Although the history and contextual background of volunteering in Europe vary from country to country, in most western societies, the development of volunteerism is associated with the emergence of civil society organizations, which appeared on the scene as a result of the crisis of the welfare state when governments could no longer manage to respond to the growing needs of society. Until the end of the 1990s the situation was different, though, in many socialist states, where the citizens were often forced to ‘volunteer’ for state controlled organizations. This practice had nothing to do with actual volunteering and would sometimes lead to human rights abuses. At the time, one of the common forms of this phenomena was ‘community service,’ e.g. organized cleaning of large public spaces, usually carried out on Saturdays (Shabatoba in Georgian). For many people living in socialist countries, it was an obligatory activity, often of a political character, and widely used by the state propaganda machine.
A number of recent studies argue that currently observed negative attitudes towards volunteering in some of the post-socialist societies are a consequence of Shabatoba and similar experiences (UNV, 2010; GHK, 2010; Ekiert and Foa, 2011). At the same time, there are other studies (UNV and UNDP, 2009) arguing that it is impossible to generalize any finding about how people felt and still feel about forced 'volunteering' practices.
Currently, attitudes towards Shabatoba-type activities are all but straightforward in Georgia. This blog post looks at how these attitudes differ by age, level of education, and previous volunteering experience, based on the findings of CRRC’s April 2014 Volunteering and Civic Participation in Georgia survey, funded by East-West Management Institute (EWMI) and the United States Agency for International Development (USAID).
According to the abovementioned UNV and UNDP 2009 study, if older generations tend to remember socialist era unpaid work programs with certain affection, for the younger generations, it is often hard to understand how such forced work could have been enjoyable. Considering this finding, one would expect younger Georgians to have less positive attitudes towards Shabatoba-type activities, compared to representatives of older generations. Surprisingly, however, the survey results show that representatives of different generations report quite similar attitudes towards potential forced ‘volunteering’ in today’s Georgia. The majority of Georgians of all age groups agree with the statement that “Georgia would be better off today, if the government forced us to volunteer,” although a slightly smaller share of young people (18-35 years old) agree with it, compared with those aged 36 and older.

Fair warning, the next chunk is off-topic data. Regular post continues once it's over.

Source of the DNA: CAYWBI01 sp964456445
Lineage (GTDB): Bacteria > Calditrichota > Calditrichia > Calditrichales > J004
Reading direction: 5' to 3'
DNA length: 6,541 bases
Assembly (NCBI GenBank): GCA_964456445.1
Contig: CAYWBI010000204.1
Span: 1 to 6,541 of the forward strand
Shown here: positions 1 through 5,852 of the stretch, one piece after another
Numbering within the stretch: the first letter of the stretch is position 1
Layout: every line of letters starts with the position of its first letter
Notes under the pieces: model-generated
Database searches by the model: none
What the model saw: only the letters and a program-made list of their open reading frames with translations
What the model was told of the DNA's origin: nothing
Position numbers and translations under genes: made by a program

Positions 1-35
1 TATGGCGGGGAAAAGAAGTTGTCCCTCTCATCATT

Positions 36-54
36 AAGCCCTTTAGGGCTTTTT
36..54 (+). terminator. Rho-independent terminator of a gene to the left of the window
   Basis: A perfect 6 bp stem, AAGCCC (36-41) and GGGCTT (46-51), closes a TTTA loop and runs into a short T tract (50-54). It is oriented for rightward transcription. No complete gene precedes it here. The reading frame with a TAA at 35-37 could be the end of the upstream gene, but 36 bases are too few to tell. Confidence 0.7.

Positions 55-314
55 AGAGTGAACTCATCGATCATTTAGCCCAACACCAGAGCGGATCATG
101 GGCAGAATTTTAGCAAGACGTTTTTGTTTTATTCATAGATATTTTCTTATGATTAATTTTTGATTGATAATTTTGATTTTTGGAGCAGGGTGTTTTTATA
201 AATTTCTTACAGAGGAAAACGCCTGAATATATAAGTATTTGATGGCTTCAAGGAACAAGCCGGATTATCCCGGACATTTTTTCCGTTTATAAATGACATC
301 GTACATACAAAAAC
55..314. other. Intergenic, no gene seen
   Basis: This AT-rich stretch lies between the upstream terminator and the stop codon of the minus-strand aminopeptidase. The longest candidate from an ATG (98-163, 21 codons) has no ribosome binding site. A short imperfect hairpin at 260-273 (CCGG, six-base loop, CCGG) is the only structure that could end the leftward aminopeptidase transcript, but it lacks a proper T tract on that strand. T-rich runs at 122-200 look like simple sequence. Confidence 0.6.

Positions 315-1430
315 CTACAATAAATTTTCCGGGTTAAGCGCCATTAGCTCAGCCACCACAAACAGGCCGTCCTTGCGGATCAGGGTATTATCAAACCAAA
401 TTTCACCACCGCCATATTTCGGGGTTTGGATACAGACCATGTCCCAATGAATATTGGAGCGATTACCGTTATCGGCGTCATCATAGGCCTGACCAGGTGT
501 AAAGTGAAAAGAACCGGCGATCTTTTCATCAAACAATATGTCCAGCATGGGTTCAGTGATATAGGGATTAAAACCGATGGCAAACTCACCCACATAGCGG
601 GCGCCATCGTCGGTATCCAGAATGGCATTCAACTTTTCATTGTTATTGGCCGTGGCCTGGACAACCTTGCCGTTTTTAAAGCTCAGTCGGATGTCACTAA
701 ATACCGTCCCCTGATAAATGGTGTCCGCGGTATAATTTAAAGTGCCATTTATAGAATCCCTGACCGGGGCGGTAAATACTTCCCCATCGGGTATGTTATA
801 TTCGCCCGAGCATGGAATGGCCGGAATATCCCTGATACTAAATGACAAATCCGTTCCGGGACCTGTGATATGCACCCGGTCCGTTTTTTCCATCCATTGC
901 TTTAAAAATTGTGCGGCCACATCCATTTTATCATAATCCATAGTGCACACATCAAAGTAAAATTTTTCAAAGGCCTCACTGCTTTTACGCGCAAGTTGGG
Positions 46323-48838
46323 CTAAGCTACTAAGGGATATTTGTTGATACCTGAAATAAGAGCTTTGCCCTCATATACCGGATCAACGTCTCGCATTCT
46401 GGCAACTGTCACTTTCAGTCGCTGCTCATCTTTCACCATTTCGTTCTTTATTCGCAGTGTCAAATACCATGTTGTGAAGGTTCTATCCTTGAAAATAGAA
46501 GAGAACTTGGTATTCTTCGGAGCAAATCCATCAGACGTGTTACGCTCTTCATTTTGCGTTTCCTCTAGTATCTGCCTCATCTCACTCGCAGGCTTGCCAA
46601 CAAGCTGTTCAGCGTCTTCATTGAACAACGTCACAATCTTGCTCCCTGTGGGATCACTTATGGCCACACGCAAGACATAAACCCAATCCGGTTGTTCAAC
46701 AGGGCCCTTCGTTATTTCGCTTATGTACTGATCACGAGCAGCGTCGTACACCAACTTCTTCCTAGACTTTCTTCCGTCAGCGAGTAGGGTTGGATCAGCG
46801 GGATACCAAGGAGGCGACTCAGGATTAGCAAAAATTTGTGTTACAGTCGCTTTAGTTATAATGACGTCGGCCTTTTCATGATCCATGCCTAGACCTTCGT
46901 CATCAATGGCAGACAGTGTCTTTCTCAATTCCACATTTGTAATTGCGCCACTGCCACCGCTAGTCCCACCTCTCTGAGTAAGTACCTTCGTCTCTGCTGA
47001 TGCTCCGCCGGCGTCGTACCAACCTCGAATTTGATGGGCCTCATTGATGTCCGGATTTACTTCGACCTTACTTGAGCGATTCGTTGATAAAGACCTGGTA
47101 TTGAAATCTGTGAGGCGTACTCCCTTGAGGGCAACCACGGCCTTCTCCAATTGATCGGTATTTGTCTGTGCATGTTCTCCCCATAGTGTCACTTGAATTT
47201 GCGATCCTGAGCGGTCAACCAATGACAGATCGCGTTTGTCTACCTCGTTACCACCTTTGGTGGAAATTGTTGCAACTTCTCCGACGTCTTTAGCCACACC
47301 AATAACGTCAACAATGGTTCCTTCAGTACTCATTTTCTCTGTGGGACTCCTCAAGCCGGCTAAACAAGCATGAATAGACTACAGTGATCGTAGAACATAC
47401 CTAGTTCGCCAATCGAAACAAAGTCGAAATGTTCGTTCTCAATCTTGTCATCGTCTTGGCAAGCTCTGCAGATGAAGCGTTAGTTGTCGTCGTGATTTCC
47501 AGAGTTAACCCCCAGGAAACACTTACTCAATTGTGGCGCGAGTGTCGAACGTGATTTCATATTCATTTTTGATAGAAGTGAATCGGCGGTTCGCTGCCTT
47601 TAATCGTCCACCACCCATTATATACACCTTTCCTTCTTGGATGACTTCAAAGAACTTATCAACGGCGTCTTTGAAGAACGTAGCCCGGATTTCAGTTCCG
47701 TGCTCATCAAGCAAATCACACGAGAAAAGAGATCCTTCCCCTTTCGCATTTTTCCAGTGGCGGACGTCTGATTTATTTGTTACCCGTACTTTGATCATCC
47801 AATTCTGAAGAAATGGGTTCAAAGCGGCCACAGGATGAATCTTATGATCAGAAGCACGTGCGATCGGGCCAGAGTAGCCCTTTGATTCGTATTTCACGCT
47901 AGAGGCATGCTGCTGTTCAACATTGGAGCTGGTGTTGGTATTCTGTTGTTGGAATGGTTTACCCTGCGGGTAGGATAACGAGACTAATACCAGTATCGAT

A number of studies conducted in the EU and in some of the post-socialist states (although not in Georgia) have shown that people with higher education tend to volunteer more than people with secondary education (UNV and UNDP, 2009; GHK, 2010). One might expect that the opinions about whether a government should be forcing citizens to volunteer or not would also differ by level of education. In fact, according to our survey results, those with higher education are slightly less inclined to agree with the statement that it would be better if the government forced citizens to volunteer, compared to those with secondary technical or secondary or lower education.
Notably and rather unexpectedly, those who have previously been engaged in volunteering (for example, have planted a tree outside their own property or have cleaned a public space) report slightly more often that Georgia would be better off today if the government forced citizens to volunteer, compared with Georgians who have not participated in such activities.
To sum up, the findings presented in this blog post are rather unexpected. The majority of Georgians think the country would be better off today if the government forced citizens to volunteer, and this attitude varies only slightly by age and level of education. Probably the most unexpected of these findings is that those with volunteering experience support this idea slightly more often than those who have not been involved in volunteering activities previously, and this correlation proves to be statistically significant, although relatively weak.
To learn more about volunteering in the South Caucasus, take a look at earlier blog posts, What We Know About Volunteering in Georgia, Volunteerism in the South Caucasus and Community support and volunteerism in the South Caucasus. If you wish to know more about Volunteering and Civic Participation in Georgia surveys, visit our Online Data Analysis tool or take a look at the Volunteering and Civic Participation report.